— written by Zheng Wang, founder and artistic director of “Dare to Dance”

Did “Dare to Dance” start with a dare? Yes, but not from anyone else.

You see, 2010 was the year when I would turn 35. I wanted to do something fun to mark the occasion. A big party, perhaps? Meanwhile, 2010 was also the year when I started doing flash mobs – dancing with hundreds of people on the streets of Seattle. So, as my birthday approached, I had a new idea. What if I asked my flash mob friends to come together and put on a show… of original dances that we create ourselves? Even though most of us were not professional dancers, let alone choreographers? So I asked and… they said yes! The dare was on.

The whole show came together in a mere month and half. Which, in retrospect, was pretty crazy. We had only one night of tech rehearsal. Which, again, was crazy – especially considering that many of our dancers had never performed in a stage show before. Yet somehow, everything (well, almost everything) fell into place. On Dec 17, 2010, we performed “Dare to Dance” in front of a sold-out audience of 150 at Erickson Theatre on Capitol Hill. In all likelihood, our audience didn’t know what to expect. But as it turned out… They loved it! And so did we!!

I think the show surprised a lot of people, ourselves included. It’s amazing what can happen when you get a group of creative and enthusiastic people together. The technical imperfections were easily overlooked and overshadowed by energy, inspiration, and the pure joy of dance.



As everyone in Hollywood knows, every success demands a sequel. At the same time, with any sequel comes inevitable pressure. “Dare to Dance 2: Center Stage” unfolded in March 2012 at Seattle Musical Theatre, in front of an audience of 250. Without the pretense of a big birthday celebration, this was a real test: Was the first show a fluke? Or could we continue to step up? Like the title suggested, the theme of this show was “what happens when I’m-not-really-a-dancer dancers take center stage”. “Dare to Dance 2” was bigger, bolder, and paved the way for the show to become a new tradition.



For “Dare to Dance 3: Emerald City Rhapsody” (March 2013, Broadway Performance Hall), it was all about expanding and growing, both demographically and artistically. As we planned for the show, it seemed like the universe had come on board. Exciting things started happening, sometimes to our own amazement. “Dare to Dance 3” was full of firsts:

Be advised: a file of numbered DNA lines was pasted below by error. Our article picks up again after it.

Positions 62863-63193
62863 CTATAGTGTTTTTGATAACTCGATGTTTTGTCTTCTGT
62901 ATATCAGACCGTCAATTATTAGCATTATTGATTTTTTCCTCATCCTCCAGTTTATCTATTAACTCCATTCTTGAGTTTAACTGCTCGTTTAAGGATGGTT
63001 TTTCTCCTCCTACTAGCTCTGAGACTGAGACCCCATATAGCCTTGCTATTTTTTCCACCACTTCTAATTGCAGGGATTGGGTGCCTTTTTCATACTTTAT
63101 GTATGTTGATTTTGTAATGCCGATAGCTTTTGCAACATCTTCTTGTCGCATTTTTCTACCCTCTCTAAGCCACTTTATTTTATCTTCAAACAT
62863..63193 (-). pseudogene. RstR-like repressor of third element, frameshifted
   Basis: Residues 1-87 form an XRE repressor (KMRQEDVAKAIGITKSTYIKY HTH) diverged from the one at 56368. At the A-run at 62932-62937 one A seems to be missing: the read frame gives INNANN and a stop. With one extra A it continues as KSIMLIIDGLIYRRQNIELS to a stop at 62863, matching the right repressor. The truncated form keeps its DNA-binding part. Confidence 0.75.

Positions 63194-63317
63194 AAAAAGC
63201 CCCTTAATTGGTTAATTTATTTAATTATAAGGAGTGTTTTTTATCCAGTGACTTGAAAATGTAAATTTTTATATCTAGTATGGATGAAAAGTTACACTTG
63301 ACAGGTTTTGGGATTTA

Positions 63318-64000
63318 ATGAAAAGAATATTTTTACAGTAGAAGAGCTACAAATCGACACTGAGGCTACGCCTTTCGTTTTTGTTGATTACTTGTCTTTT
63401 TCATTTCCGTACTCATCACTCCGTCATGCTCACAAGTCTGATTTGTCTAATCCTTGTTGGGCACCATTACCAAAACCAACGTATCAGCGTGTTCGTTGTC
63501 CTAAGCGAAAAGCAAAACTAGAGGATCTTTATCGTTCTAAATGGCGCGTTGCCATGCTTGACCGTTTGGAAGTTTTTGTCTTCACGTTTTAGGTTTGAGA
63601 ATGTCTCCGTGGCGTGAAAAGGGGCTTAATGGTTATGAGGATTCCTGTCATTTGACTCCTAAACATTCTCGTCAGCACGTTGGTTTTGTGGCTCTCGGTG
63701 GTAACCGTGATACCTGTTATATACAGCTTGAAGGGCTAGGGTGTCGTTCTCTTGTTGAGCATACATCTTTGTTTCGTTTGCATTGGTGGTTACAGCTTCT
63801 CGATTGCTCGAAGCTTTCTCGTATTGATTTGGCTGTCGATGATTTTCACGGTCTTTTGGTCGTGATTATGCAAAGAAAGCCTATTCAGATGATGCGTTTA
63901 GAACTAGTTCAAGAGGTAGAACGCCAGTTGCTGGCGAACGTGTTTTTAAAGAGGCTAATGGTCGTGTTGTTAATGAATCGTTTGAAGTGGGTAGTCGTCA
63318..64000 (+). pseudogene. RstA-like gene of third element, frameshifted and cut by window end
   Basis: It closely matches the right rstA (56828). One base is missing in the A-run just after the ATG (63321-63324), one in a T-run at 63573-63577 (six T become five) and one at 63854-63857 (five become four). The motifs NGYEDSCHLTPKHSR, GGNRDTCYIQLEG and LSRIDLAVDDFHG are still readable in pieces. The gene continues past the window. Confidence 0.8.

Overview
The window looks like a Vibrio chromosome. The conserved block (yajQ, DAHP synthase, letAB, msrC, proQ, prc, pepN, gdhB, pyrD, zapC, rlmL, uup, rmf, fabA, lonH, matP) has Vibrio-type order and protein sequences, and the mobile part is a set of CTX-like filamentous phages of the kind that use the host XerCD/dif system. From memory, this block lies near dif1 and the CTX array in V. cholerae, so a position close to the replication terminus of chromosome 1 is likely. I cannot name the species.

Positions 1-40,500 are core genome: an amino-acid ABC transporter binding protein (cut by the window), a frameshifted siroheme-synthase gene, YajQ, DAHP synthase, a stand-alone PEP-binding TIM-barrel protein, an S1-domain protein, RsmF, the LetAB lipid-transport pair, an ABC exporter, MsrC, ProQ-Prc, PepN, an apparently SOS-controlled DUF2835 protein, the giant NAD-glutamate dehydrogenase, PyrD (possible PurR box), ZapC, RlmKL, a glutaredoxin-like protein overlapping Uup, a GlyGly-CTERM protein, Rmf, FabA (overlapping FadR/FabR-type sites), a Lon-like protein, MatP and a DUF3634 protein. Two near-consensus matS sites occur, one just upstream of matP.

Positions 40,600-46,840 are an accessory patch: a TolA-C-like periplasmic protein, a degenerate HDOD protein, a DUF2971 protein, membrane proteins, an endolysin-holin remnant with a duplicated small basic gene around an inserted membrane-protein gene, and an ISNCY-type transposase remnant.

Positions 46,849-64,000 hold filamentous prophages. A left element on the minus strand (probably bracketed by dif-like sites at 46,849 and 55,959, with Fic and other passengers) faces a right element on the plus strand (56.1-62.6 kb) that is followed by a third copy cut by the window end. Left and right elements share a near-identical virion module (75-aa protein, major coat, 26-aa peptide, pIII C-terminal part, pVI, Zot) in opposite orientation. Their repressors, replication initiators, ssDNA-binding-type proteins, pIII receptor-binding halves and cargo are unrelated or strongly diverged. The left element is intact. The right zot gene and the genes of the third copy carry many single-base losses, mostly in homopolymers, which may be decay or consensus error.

• First time performing two nights.
  • First time holding open auditions and soliciting dance submissions from the community.
  • First time highlighting youth artists. We had five young dancers/co-choreographers in the show, including 10-year-old Jah Miller who performed a solo!
  • First time featuring live singing and musicians on stage, including an original song dedicated to the city of Seattle.
  • First time with out-of-town artists! Dancers from Magical Madness Dance Theater traveled from Las Vegas to be in the show, and choreographer/lighting designer Beth Meberg flew in from L.A.

“Dare to Dance” always had a penchant for theatrical flare. This time it got to flourish, thanks in part to a perfect venue and a Broadway-esque medley number that anchored the show and inspired the title “Emerald City Rhapsody”. As a further tribute to our beloved Seattle, our curtain call was set to the song “Thrift Shop”. After all, the chorus pretty much sums it up: “This is f-ing awesome.”

"Dare To Dance 3" group photo

I’ve always believed that if an idea is truly worthwhile, people will gravitate toward it. The fact that all these choreographers, dancers, and volunteers invest their time, energy, and even money to be part of the “Dare to Dance” movement, tells me it is providing a unique and valuable outlet for our creative community. At a “Dare to Dance” show, any technical barrier and emotional gap between “professionals” on stage and “laypersons” in the audience seems to diminish or disappear. We would love our audience to think: “Wow, this is great! And I could do this too!!” If the show inspires them to dance, great. If it inspires them to be creative, to venture out, to build something out of passion… That’s even better.




Dare to Dance 4: It’s Time

Apr 25-26, 2014

Check out the “Dare to Dance 4” gallery!

SeattleDances.com Preview: “Dare to Dance Starts a Movement”



Dare to Dance 5 group photo

Dare to Dance 5: Love Uprising

May 1-2, 2015